We live in a society – or in an era inclusively – where uniformed measurement of success in status represents who you are regardless of how long a way you have come despite everything, Unlike Ancient Greeks who valued what individuals had endured and achieved as much as they possibly could under the most depraved circumstances, we look at what our eyes see in the face of the mind because of the misguided belief that only the fittest will survive in the Darwinian theory of evolution. Here in the States, people believe those subsisting on welfare are lazy losers because they are uneducated or less educated. But that’s not the case. People with college degrees also find themselves mired in the rut of life, eager to get even a mime-waged job just to get by lest they should be thrown out to the streets. Sometimes educated people live in poverty, not because they are substance abusers or mentally deranged, but because they have different personal reasons that are not to be generalized under specific circumstances. We are all different, and different people have different needs. Didn’t Depeche Mode sing in “People are people?”

Failure discriminates against none, embraces everyone, and we are one in it. The Beckettian philosophy of failure as a championing, not championed juggernaut of doom echoes the Nietzschean credo of what doesn’t kill you only makes you stronger. Try again, fail again, succeed again. Or fail worse. Better worse. Fail worst. Till you get sick of it for good. Throw up for good, ad nauseam. If you are doing it, you are not alone; I am not alone. We are not alone. Don’t forget about it.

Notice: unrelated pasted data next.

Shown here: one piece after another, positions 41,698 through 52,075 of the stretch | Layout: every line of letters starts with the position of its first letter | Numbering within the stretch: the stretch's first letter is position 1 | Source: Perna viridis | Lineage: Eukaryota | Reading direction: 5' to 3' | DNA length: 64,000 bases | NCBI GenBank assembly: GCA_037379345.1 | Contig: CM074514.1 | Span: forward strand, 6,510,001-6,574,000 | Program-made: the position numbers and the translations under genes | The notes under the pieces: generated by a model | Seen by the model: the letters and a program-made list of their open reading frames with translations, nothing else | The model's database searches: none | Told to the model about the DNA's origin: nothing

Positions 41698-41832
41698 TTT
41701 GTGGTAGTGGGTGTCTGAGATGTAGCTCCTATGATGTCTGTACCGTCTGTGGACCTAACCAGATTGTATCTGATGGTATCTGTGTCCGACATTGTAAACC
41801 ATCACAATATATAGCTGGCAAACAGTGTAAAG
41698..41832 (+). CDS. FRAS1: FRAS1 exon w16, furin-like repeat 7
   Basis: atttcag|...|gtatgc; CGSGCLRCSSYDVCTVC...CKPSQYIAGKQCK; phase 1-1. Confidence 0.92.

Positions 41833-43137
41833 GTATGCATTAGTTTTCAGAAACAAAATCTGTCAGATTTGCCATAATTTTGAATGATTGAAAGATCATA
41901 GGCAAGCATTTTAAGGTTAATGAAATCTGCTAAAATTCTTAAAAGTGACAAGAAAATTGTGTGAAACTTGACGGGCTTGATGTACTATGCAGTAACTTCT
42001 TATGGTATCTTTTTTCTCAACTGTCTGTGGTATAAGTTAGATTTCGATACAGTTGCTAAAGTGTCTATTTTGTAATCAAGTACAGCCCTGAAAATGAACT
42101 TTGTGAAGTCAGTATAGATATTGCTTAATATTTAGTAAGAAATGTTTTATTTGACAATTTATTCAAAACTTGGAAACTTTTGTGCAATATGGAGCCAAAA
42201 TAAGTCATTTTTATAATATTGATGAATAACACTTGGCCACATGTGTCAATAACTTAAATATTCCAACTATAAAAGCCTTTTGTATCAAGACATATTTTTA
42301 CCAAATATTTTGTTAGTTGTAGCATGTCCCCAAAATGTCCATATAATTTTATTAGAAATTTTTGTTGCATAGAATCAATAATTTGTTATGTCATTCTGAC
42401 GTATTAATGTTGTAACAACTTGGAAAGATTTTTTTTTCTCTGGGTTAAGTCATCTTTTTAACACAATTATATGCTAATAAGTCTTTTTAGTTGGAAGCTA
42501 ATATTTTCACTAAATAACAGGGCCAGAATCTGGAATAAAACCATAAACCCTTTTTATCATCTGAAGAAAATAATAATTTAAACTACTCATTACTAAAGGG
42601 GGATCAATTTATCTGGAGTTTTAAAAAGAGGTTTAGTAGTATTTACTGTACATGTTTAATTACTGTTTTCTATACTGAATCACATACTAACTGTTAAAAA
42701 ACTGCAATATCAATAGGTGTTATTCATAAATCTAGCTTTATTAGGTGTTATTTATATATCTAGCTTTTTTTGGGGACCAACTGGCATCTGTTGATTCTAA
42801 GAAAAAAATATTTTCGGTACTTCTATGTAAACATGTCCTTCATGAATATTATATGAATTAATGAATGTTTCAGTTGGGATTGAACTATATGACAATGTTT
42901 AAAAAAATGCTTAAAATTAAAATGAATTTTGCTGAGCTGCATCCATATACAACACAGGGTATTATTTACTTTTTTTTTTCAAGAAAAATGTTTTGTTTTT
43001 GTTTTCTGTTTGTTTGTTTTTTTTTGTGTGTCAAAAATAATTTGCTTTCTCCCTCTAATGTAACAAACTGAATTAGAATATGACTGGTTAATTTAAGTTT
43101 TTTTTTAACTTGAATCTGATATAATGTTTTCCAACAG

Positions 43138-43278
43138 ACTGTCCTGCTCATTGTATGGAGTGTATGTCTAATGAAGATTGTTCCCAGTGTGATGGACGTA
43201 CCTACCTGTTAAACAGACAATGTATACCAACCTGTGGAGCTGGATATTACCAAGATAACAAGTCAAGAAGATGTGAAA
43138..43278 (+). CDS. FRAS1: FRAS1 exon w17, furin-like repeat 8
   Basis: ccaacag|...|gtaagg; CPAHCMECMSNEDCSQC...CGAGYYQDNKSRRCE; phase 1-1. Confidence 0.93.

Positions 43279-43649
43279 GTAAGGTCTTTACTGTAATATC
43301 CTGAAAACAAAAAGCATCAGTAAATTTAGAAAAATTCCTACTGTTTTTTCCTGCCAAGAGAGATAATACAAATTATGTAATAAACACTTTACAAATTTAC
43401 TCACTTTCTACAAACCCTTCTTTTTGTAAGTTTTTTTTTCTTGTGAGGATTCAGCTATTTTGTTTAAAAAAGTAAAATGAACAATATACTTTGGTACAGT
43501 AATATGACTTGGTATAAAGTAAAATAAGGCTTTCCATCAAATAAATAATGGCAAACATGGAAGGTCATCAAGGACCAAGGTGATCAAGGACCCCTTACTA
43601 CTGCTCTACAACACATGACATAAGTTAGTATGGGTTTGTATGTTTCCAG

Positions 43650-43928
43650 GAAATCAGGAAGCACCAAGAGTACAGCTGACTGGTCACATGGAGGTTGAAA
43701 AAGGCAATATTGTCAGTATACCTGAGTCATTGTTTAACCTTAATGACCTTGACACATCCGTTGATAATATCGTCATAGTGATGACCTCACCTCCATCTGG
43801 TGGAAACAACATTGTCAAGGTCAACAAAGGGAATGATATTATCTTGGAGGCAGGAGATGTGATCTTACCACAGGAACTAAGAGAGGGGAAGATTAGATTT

Emperor Titters

The news that Elon Musk, the CEO of Tesla and Space X, has recently become the largest shareholder of Twitter Inc. is grist to the mill of the media with hoots and huhs. Musk has ascended to the throne and begun to wield his power to shake the Twitter Empire from inside and out. He expressed a design of converting the Twitter HQ into a homeless shelter while contemplating changing the name Twitter to Titter, egged on by a popular vote of consent he instigated a while ago on the portal. So the question is, has Musk already gone mad in the fury of retaliation against the Twitter Senate? Or is it out of his pure, unscrupulous intention drenched in the wine of humanity?